Drowning does not look like drowning…

Having rescued my own two kids last year from drowning in a pool, it’s important to know what it really looks like. And guess what? It’s not the thrashing, yelling & screaming behavior we see in the movies. Drowning is often silent, with kids (or anyone) slipping quietly below the surface of the water to never again breathe. (read the rest of that adventure, below)


Drowning does not look like drowning—Dr. Pia, in an article in the Coast Guard’s On Scene magazine (p.14), described the Instinctive Drowning Response like this:

  • Except in rare circumstances, drowning people are physiologically unable to call out for help. The respiratory system was designed for breathing. Speech is the secondary or overlaid function. Breathing must be fulfilled before speech occurs.
  • Drowning people’s mouths alternately sink below and reappear above the surface of the water. The mouths of drowning people are not above the surface of the water long enough for them to exhale, inhale, and call out for help. When the drowning people’s mouths are above the surface, they exhale and inhale quickly as their mouths start to sink below the surface of the water.
  • Drowning people cannot wave for help. Nature instinctively forces them to extend their arms laterally and press down on the water’s surface. Pressing down on the surface of the water permits drowning people to leverage their bodies so they can lift their mouths out of the water to breathe.
  • Throughout the Instinctive Drowning Response, drowning people cannot voluntarily control their arm movements. Physiologically, drowning people who are struggling on the surface of the water cannot stop drowning and perform voluntary movements such as waving for help, moving toward a rescuer, or reaching out for a piece of rescue equipment.
  • From beginning to end of the Instinctive Drowning Response people’s bodies remain upright in the water, with no evidence of a supporting kick. Unless rescued by a trained lifeguard, these drowning people can only struggle on the surface of the water from 20 to 60 seconds before submersion occurs.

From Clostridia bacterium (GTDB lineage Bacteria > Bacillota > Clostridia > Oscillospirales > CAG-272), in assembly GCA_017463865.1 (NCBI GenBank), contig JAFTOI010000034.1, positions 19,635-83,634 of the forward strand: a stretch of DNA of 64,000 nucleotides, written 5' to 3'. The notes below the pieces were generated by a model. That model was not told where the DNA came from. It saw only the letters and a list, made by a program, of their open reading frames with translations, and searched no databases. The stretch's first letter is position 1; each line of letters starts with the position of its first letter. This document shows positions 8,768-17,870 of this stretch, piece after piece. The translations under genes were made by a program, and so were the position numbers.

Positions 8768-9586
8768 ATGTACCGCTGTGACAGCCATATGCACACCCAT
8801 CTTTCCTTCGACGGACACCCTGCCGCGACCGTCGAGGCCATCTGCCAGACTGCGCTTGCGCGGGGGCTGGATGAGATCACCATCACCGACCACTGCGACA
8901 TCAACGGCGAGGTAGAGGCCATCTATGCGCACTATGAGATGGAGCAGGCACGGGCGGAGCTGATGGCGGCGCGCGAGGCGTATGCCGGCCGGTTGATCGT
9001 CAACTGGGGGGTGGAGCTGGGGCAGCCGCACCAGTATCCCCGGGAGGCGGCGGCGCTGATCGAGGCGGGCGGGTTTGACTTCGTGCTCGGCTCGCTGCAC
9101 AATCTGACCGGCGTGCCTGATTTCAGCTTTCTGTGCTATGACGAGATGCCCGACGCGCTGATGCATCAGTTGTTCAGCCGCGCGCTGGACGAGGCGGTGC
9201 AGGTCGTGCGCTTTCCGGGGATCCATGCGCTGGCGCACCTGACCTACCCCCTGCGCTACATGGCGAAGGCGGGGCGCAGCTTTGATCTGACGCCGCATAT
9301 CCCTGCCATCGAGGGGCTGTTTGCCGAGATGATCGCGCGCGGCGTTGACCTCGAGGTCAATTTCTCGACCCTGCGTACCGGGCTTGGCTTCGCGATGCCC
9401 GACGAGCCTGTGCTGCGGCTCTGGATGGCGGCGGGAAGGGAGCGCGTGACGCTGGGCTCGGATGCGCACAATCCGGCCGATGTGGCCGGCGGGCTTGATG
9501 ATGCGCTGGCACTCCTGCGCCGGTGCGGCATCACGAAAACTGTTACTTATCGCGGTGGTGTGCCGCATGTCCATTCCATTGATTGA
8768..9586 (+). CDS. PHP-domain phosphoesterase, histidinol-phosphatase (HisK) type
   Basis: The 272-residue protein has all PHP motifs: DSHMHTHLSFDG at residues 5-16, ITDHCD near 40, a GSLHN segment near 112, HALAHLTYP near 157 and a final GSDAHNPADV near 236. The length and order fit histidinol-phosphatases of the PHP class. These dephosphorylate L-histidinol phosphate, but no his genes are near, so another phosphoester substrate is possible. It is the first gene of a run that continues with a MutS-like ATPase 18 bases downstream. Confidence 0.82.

• This doesn’t mean that a person that is yelling for help and thrashing isn’t in real trouble—they are experiencing aquatic distress. Not always present before the Instinctive Drowning Response, aquatic distress doesn’t last long—but unlike true drowning, these victims can still assist in their own rescue. They can grab lifelines, throw rings, etc.

Look for these other signs of drowning when persons are in the water:

  • Head low in the water, mouth at water level
  • Head tilted back with mouth open
  • Eyes glassy and empty, unable to focus
  • Eyes closed
  • Hair over forehead or eyes
  • Not using legs—vertical
  • Hyperventilating or gasping
  • Trying to swim in a particular direction but not making headway
  • Trying to roll over on the back
  • Appear to be climbing an invisible ladder

So how do you know?

One way to be sure is to ask them, “Are you all right?” If they can answer at all—they probably are. If they return a blank stare, you may have less than 30 seconds to get to them.

And parents—children playing in the water make noise. When they get quiet, you get to them and find out why!


Emelie and Oskar are okay, now.

At the time, it was a real scare, and eye opener to me. I saw it happen, as they literally walked the bottom of the pool towards the deeper end, smiling and giggling. Then they started to lose contact with the bottom, and started bobbing.

When Oskar clung to his sister, and panic started to firm its grip, I was already in motion to save them. I jumped in, wrapped my one arm around both of them, and got them out of the water. We cried together, amidst the coughing of water.

From now on, I am their lifeguard. It’s my job to make sure they survive childhood. No matter how deep the pool is, I’ll be there for them.

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